Not even the end of the world could draw viewers away from ABC's Desperate Housewives.CBS's disaster telefilm Category 7: The End of the World produced a strong 9.7 rating and a 14 share Sunday night, but that represented a distant second to ABC's 16.8/23 for Housewives.The first hour of NBC's Law & Order: Criminal Intent placed third in the hour with an 8.4/12.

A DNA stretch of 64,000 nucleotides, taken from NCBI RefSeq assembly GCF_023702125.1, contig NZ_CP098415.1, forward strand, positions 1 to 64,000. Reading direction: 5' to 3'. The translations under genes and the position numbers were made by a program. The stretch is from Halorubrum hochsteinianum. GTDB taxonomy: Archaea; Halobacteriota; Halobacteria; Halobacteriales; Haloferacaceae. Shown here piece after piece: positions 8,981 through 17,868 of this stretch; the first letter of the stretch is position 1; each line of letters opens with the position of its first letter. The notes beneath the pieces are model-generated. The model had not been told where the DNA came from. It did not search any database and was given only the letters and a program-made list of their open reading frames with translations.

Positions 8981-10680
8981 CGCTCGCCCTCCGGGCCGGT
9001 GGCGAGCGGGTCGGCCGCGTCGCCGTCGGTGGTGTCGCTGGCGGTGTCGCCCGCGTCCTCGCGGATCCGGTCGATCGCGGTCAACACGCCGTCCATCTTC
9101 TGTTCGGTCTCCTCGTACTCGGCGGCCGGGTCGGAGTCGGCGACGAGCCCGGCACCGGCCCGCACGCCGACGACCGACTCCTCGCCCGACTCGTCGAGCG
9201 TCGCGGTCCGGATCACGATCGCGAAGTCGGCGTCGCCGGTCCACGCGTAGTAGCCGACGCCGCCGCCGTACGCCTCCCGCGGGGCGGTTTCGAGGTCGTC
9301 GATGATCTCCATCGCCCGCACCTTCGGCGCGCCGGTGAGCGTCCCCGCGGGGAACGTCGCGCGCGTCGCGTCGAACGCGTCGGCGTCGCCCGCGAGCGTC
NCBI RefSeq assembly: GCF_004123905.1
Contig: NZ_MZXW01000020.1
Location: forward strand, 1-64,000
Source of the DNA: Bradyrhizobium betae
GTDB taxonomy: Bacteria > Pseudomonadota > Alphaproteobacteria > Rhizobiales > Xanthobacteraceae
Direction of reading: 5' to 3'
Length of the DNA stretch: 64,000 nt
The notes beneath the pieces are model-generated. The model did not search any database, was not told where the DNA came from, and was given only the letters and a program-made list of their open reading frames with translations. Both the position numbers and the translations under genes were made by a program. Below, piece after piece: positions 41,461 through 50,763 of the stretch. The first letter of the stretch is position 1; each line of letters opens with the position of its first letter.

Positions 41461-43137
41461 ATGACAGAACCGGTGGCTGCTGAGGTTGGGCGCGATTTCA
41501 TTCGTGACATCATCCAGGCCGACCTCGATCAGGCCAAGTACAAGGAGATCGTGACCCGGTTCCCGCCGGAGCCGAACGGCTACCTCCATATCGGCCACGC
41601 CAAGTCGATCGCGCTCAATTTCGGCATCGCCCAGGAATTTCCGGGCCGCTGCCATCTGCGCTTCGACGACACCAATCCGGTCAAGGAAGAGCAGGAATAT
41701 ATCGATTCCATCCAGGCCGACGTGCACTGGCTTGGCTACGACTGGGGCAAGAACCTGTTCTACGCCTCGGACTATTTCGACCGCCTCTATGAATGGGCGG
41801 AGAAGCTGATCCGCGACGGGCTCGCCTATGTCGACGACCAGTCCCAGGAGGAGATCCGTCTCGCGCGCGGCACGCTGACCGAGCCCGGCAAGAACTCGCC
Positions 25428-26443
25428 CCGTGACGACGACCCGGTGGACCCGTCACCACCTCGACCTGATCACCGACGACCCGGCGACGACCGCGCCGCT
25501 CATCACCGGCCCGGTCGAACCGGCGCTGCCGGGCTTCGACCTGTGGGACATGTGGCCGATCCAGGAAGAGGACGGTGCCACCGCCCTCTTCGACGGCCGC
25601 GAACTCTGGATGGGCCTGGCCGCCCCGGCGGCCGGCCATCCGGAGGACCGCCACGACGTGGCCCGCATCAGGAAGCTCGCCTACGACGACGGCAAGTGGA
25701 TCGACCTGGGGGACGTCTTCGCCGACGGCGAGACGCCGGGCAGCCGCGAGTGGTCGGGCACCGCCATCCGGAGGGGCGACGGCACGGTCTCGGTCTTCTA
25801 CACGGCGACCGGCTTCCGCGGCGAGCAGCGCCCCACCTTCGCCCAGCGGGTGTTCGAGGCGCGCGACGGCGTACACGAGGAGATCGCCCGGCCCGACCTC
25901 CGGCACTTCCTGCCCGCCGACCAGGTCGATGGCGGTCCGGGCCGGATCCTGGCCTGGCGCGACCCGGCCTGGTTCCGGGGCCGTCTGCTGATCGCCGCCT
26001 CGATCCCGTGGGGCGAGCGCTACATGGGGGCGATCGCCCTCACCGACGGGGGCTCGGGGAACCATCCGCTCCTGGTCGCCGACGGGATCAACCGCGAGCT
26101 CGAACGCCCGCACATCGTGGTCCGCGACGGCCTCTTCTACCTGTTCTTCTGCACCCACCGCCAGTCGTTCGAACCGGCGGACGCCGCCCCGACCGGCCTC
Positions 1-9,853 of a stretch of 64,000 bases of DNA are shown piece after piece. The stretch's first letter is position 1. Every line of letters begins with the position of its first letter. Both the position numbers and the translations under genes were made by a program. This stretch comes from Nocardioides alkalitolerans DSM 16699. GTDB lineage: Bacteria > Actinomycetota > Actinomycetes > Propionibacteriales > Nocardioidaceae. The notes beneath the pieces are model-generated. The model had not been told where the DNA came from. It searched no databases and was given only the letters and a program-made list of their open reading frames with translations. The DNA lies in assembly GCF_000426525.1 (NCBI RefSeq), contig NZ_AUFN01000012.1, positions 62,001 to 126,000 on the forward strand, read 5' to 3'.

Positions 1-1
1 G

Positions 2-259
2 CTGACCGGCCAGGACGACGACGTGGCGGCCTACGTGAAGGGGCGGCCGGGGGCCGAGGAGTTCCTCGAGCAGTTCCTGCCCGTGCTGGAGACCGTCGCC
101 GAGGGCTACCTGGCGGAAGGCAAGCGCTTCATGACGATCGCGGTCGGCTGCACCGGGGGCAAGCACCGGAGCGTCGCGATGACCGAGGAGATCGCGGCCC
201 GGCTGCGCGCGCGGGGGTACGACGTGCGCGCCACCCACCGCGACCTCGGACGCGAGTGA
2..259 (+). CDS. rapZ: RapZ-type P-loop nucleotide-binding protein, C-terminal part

The American Federation of Television and Radio Artists (AFTRA) has decided to move its national headquarters from New York to Los Angeles. The union's board approved the move on Sunday and announced that it would take place following negotiations for a new sound recordings and commercials contract. Some departments, like News/Broadcast, it said, will remain in New York. In a statement, AFTRA National President John Connolly said, "This strategic reorganization of AFTRA staff and resources stands as a dramatic confirmation that our union, like our talent, is not limited by zip code. AFTRA is a national union committed to organizing across our vast jurisdiction in every corner of [the] country." In an interview with Newsday,AFTRA spokesman Christopher de Haan said that the primary reason for the move was that "the cost of real estate in L.A. is far cheaper than in New York City."